Then, too, Anadarko looks good because some of the other parties involved look so bad. BP leased the Deepwater Horizon from Transocean, the world’s largest offshore drilling contractor. Once Houston-based, the company later moved to the Cayman Islands and then to Switzerland (“for the tax breaks,” I have been told frequently). Like BP, Transocean’s global performance has been subject to intense scrutiny in the blog-osphere and the mainstream media, and the picture has not been pretty: business in Iran and Syria, accusations of money laundering for the government of Myanmar, allegations of tax fraud in Norway. And what disaster would be complete without Halliburton, whose cementing of the well has become an issue?
Joining Anadarko on the winner’s side of the ledger, there’s Cameron, the Houston-based company that manufactured the now famous blowout preventer—the BOP, to those in the know. In the days immediately following the explosion, lots of fingers were pointed at Cameron, but further investigation revealed that the BOP had been extensively modified by Transocean workers. (In a wonderful twofer of oil company—and Sino-bashing, the Observer of London reported that BP had ordered Transocean to make repairs with Chinese parts.) Suddenly Cameron looked like Acura instead of Kia—or Neiman’s instead of Walmart—leading to speculation that when the government asks, as it surely will, for new designs to replace all aging blowout preventers, the go-to company will be . . . Cameron. “Cameron will make a ton of money,” Cavnar told me. “I’m rating Cameron a buy.”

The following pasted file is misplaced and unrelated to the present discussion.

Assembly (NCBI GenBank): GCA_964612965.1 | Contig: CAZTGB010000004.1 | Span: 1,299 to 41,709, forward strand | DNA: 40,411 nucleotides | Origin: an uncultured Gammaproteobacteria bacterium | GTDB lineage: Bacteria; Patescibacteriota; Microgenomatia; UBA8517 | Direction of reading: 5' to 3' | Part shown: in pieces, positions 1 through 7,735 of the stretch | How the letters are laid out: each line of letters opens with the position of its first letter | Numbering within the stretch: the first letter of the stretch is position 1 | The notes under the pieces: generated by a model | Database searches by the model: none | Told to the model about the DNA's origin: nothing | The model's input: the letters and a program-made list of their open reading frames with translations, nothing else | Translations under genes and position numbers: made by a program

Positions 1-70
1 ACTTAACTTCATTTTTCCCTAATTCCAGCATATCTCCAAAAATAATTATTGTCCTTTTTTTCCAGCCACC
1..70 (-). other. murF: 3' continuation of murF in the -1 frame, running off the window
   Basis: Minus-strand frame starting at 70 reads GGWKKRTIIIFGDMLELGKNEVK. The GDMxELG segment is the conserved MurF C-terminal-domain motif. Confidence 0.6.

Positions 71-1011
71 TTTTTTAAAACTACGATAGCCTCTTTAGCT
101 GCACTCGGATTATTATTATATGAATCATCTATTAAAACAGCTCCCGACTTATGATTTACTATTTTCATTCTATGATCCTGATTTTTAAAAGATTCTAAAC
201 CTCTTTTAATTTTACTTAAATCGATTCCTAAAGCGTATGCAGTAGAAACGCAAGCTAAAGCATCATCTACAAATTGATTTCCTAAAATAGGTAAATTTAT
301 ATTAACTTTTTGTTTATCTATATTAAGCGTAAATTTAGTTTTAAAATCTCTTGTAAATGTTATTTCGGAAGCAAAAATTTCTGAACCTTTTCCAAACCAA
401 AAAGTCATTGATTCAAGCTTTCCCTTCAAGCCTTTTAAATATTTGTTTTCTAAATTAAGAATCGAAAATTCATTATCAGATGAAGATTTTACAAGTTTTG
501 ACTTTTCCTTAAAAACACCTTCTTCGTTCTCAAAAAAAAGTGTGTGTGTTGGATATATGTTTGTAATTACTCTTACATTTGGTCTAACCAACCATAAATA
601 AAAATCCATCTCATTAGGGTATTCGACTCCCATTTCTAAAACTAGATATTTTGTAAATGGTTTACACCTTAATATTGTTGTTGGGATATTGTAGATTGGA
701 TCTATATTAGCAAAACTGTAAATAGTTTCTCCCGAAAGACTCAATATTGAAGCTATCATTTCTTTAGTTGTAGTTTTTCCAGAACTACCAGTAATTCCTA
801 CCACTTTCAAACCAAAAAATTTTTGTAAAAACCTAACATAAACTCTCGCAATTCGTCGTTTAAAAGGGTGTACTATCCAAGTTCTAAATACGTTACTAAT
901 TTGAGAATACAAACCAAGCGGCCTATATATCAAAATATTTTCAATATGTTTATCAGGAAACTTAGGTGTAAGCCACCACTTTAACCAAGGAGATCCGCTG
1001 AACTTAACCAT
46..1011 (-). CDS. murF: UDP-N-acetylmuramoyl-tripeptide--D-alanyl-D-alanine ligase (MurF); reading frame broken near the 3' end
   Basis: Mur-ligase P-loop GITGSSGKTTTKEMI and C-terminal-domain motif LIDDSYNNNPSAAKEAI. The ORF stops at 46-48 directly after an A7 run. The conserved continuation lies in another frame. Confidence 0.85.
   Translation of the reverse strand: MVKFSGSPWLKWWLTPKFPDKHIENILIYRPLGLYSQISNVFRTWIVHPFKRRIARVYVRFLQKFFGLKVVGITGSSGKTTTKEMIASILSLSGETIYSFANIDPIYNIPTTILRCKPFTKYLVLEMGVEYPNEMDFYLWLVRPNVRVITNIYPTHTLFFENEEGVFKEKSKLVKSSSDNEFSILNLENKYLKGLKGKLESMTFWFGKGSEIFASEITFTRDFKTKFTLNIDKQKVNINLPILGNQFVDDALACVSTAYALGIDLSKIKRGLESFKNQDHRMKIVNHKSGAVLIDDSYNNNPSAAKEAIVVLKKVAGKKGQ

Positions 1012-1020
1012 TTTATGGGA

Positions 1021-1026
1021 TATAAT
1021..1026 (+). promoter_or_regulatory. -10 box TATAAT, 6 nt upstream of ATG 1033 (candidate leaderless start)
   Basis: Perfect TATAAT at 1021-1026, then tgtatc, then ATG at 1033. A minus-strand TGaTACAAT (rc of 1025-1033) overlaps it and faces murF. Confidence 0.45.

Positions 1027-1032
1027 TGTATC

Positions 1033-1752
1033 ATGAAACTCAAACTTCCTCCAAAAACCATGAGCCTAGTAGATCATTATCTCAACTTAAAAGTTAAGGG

Houston-based Apache Corporation, the second-largest independent in the U.S., has profited from the accident by picking up some BP properties at the distressed price of $7 billion. Despite rumors to the contrary, Apache didn’t purchase BP’s troubled Alaska holdings. (Buying BP’s assets is a risky business. “Would you want to testify before Henry Waxman?” one oil company executive asked me.) On the other hand, just a few days before the Deepwater Horizon exploded, Apache bought Devon Energy’s shallow-water assets in the Gulf of Mexico and merged with Mariner Energy, which, as this story went to press, had suffered its own rig explosion, about two hundred miles west of the BP site.